A Little More On Music

A cool article showing how the advancements in making pianos have changed the sounds of music from what their composers may have heard.

The prime example of what I’m talking about is perhaps the most famous piece ever written: Beethoven’s “Moonlight” Sonata. Hector Berlioz called its murmuring, mournful first movement, “one of those poems that human language does not know how to interpret.” At the beginning, Beethoven directs the performer to hold down the sustain pedal through the whole first movement, so the strings are never damped. With the pianos of Beethoven’s time, on which the sustain of the strings was shorter than today, the effect was subtle, one harmony melting into another. On a modern piano, with its longer sustain, the effect of holding the pedal down would be a tonal traffic jam. Today you have to fake the effect, and it never quite works as intended. Here’s Alfred Brendel playing the beginning of the “Moonlight” about as well as anyone on the ubiquitous modern Steinway.

Compare that to Gayle Martin Henry playing a piano from around 1805 by the Viennese maker Caspar Katholnig.

The sound is startlingly different from a modern piano and takes a while to get used to. These instruments were mostly played in small to medium-size rooms. The sound is intimate; you hear wood and felt and leather. The voicing is varied through the registers rather than the homogenous sound of modern pianos. On the Katholnig, the effect of holding the pedal down in the “Moonlight” has a ghostly effect, most obvious in the longer-sustaining bass notes that can sound like a distant gong. All these elements of the pianos Beethoven knew shaped the music in the first place, including the way he picked out high and low notes around the murmuring figure in the middle of the keyboard.

You’ll have to click over to the article to hear the music clips to hear what he’s talking about. It’s very cool, and something I’ve often wondered. It is a bit of a musical history musing as to what Mozart would have come up with if he had access to more modern pianos with far greater dynamic ranges.

(Found via Megan McArdle :: The Atlantic.)

Jumpin’ at the Fry Side

Searching the word ‘Jump’ in my iTunes library pulls up quite a selection of tracks, I’d say.
SearchForJump.jpg

Truth be told, I take full responsibility for The Pointer Sisters on that list (since that was what I was looking for; the toddler kept shouting out the word and hopping up and down). Oh and Sugar Hill Gang. Those are definitely mine. I deny any association with The Jacksons or Taylor Swift.

A Different iPad User

I thought this was an interesting take on a different kind of use for an iPad.

Person: My mother. 62. Queen of the Luddites.
Computer proficiency: Absolutely none.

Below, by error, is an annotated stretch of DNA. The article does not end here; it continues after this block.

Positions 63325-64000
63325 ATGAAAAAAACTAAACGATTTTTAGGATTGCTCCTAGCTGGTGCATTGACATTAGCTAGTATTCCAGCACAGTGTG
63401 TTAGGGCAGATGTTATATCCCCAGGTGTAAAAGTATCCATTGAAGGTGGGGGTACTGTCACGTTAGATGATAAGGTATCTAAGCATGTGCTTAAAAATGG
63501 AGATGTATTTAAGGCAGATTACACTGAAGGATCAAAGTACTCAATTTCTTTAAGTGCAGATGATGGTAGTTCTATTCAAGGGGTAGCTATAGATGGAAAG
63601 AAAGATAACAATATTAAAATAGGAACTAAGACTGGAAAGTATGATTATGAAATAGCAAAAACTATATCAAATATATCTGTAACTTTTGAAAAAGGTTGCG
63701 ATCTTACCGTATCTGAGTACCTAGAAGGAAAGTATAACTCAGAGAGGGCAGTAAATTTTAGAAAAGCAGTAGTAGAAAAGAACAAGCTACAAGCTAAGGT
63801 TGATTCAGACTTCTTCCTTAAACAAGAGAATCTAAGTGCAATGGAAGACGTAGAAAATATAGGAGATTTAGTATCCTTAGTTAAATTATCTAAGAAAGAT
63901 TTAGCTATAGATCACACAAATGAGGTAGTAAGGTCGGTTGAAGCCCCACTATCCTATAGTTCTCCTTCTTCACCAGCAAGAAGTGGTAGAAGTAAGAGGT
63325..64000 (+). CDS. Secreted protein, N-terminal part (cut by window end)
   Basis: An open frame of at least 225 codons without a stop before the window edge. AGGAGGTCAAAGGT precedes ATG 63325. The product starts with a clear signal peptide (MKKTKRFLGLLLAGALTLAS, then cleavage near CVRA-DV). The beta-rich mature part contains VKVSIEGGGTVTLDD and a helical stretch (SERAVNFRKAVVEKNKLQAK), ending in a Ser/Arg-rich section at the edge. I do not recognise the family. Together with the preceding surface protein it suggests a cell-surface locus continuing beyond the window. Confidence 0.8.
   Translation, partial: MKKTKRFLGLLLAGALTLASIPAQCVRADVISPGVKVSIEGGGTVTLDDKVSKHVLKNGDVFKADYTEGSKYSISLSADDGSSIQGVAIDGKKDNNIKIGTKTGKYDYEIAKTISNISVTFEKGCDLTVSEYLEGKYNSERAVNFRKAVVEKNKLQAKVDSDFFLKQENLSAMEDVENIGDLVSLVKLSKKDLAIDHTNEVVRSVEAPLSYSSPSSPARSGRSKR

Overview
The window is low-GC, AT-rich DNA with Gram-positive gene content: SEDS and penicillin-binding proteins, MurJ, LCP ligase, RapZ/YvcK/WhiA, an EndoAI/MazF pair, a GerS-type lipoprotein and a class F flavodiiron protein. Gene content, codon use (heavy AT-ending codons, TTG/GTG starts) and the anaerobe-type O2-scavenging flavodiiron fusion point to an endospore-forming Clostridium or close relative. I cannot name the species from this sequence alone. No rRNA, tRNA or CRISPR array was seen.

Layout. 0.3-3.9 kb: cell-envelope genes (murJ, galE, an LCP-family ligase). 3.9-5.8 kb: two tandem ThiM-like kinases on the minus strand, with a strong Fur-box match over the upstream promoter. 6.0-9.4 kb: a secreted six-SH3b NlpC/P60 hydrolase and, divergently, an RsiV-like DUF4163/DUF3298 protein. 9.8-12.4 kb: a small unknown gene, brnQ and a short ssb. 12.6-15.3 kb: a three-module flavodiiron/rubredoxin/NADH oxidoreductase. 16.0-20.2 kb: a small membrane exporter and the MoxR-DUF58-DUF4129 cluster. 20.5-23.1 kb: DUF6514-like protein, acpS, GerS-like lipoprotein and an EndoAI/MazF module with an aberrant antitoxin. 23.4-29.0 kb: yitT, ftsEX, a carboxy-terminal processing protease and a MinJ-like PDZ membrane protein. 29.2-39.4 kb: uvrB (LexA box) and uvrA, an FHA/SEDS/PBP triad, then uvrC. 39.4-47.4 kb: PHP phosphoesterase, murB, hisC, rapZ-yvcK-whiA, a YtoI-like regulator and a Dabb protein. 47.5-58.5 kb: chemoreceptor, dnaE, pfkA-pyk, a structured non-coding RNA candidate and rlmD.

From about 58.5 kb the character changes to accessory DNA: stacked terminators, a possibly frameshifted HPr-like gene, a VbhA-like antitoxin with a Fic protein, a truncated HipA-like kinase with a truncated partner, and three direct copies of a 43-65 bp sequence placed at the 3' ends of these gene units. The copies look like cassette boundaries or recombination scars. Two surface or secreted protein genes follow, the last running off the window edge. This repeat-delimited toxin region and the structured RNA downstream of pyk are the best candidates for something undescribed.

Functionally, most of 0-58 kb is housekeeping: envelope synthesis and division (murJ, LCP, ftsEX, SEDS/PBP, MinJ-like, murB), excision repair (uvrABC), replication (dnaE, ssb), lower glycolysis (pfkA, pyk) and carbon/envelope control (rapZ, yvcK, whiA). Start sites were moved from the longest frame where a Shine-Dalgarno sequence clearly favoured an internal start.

Will she be getting the iPad? Yep. The 16GB 3G model.
Why? My mom has never owned a computer. She doesn’t have an internet connection. She couldn’t explain to you what Facebook is. And she refers to my iPhone as “that information device.”

Given all this, I was quite surprised when she said she’ll be getting one right away. But then it made perfect sense. My mom hates computers because the icons are so small and the various program UI’s are relatively confusing (remember, she’s a 62 year old woman who still clings to her VHS tapes). My mom never saw the value in getting a computer and subscribing to a $30 monthly internet service when computers were always hard for her to use (she never really understood the mouse moves the cursor on the screen thing) and the only thing she would really use the computer for would be email.

For her the iPad is perfect. It’s not small like the iPhone, so she can see everything on the screen without squinting. Because my mom is a light internet user (think email and Skype), the $15 pay-as-you-go 250MB 3G price plan is perfect for her – especially since she can cancel at any time. She doesn’t have to sign a $30 a month contract and has no modem to worry about dying on her. But, the real appeal about the iPad is there is no mouse for her to fuddle with or cursor to follow. With the iPad, when she wants to check on her email, she simply touches the screen. My mom has poor sight but the iPad is both large enough and features a simple enough UI that she can touch to email with ease.

Best of all, when she isn’t checking her email, the iPad will double as a digital picture frame. My mom loves her photos and has recently gotten a digital camera. But with no computer, she’s had to take the camera card to Walgreen’s to get the pictures printed. Now with the iPad and the camera connection kit she can bypass a computer entirely and view her photos as never before.

I hadn’t thought of the iPad as a device for the non-computer user before, namely since it requires a computer to sync up to. However, it seems more self-contained than even an iPhone, so it could work. And besides, when there’s an update or other things to put on it, usually it’s the computer-savvy relative helping out anyway, why not just plug into their computer and fix everything there? I can see this.